"The Very Best of Eddie Cochran" gives us a performer who is no little known, and that's a shame. Eddie Cochran was an influential 1950's rocker; he was in on the birth of rockabilly, which we might define as simply country music with a rock beat, typically sung by a country singer. Or as an up-tempo rock tune featuring guitar, and one lead singer. His career began in 1956 with "Summertime Blues," included on this record, which he co-wrote, a tale of teenage angst, desire, and anger if ever there was one. It reached number 18 on the Billboard Pop charts, and sold more than a million copies. He followed it with "Sitting in the Balcony," and "Come On, Everybody" equally adept summations of teen life. He had a characteristic sound, driving guitars, tambourine, and hand claps, and was considered a virtuoso guitarist by many. Rock journalist Bruce Eder has described him as "Rock's first high-energy guitar hero, forerunner to Pete Townshend, Jimmy Page, Duane Allman, and, at least in terms of dexterity, Jimi Hendrix." His work, then and now, has always been most popular, and most influential, in the United Kingdom.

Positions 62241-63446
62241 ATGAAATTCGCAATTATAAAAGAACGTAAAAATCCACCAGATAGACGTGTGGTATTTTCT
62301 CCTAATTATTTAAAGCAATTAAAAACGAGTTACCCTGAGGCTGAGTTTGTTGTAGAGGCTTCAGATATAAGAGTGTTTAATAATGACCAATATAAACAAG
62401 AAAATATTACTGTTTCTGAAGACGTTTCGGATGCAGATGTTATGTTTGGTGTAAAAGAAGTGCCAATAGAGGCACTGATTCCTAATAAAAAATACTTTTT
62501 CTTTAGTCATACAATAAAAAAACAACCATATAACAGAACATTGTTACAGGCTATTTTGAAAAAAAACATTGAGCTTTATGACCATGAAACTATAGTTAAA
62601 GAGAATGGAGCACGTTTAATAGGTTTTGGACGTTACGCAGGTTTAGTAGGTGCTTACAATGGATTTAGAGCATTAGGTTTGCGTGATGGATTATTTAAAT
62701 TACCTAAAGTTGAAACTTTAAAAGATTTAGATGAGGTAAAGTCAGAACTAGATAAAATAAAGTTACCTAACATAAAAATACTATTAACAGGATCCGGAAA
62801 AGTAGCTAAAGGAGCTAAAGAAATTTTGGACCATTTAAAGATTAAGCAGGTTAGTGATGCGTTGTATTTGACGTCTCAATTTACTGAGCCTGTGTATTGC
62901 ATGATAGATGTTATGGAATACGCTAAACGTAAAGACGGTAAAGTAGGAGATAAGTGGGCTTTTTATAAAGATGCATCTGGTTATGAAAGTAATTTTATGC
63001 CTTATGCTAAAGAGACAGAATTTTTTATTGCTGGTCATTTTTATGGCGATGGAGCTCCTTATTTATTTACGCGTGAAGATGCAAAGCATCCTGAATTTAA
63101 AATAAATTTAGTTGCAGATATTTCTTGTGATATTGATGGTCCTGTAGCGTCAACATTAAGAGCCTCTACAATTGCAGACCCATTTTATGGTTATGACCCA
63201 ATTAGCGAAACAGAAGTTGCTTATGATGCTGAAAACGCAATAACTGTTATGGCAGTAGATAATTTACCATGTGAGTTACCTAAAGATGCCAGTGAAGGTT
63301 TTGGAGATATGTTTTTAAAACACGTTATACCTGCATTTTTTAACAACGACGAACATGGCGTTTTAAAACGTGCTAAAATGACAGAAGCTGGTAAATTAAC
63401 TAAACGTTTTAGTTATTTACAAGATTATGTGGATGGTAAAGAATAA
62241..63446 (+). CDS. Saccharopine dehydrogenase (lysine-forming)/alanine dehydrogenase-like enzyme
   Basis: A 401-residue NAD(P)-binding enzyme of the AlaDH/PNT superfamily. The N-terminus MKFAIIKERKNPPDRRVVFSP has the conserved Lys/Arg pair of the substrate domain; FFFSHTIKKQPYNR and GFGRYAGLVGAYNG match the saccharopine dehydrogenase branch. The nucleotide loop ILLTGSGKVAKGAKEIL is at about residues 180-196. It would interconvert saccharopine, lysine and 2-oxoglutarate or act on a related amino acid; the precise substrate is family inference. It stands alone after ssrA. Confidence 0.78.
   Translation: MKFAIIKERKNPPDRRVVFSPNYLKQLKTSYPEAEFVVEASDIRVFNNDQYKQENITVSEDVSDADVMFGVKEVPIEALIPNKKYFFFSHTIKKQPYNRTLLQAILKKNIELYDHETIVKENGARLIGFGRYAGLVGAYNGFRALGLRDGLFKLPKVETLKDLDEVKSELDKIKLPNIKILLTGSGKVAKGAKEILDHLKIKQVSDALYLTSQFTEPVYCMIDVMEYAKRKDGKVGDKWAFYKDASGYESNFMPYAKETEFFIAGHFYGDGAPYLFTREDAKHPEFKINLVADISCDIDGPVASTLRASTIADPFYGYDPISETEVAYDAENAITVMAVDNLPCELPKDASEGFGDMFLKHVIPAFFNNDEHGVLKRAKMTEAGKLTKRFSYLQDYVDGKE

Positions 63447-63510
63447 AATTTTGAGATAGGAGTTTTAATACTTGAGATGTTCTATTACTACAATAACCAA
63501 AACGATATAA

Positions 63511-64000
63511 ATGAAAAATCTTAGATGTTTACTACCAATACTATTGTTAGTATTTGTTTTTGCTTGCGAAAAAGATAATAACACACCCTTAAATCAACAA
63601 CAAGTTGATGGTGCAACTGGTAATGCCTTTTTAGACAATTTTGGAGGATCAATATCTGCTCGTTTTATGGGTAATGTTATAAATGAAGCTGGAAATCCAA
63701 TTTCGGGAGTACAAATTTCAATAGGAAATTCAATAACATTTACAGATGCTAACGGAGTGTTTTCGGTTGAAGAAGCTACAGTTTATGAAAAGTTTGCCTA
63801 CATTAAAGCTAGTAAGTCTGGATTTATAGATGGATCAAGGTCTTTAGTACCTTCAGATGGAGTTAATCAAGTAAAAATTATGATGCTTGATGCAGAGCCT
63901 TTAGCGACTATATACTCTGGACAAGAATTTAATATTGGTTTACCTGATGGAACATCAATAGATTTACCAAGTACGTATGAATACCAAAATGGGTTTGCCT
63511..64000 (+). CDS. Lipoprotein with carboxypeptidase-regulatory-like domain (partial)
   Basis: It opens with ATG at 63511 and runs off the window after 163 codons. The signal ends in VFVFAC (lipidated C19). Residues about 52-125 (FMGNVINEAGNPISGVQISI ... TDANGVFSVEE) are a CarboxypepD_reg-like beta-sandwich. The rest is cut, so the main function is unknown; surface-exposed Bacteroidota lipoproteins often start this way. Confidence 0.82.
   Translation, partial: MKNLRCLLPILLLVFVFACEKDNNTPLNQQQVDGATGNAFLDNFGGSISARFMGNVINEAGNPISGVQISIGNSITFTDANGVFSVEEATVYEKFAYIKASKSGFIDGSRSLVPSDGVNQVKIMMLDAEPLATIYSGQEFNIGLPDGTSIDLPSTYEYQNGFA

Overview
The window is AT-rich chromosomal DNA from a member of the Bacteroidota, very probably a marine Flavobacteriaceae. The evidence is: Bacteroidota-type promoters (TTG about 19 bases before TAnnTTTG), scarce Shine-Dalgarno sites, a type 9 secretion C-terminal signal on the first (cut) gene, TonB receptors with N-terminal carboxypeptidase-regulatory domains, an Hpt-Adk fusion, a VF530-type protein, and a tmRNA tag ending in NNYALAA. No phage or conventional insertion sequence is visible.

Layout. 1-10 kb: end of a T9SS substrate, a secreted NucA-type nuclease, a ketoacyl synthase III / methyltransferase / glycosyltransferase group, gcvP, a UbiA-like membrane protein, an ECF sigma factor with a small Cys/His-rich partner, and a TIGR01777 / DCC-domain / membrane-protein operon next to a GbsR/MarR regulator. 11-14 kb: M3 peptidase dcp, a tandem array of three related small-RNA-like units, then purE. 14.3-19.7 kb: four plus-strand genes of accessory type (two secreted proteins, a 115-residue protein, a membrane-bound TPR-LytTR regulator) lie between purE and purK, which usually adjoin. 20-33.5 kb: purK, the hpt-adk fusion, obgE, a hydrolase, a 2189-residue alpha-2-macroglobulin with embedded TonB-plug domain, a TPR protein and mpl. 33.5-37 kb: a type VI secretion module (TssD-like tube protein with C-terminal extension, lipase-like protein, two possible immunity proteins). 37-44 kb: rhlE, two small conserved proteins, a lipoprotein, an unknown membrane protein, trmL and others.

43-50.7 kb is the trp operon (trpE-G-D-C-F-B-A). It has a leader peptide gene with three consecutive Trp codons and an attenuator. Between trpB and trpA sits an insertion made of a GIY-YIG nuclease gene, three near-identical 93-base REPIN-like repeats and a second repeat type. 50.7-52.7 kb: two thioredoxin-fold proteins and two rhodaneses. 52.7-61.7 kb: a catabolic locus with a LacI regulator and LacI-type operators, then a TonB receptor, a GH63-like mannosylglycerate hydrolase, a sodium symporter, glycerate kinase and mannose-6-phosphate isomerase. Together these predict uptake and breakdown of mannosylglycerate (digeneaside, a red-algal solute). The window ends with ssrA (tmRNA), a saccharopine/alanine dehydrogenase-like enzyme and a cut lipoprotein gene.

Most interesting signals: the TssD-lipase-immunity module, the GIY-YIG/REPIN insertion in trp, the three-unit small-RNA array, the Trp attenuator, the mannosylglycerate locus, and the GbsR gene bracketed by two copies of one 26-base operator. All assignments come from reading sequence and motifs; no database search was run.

Unfortunately, while on tour in the U.K. he died in 1960, at the shockingly young age of twenty-one. He was in a taxi on the A4; the driver lost control. The driver was convicted of dangerous driving, fined £50, sent to prison for six months, and disqualified from driving for fifteen years. However, Cochran never got much past his teen years; we'll never know what he might later have done. All his hits from the 1950s are here, and they are electrifying: he was one of the great 1950's rebels. He's now little-remembered, but surely worth checking out.
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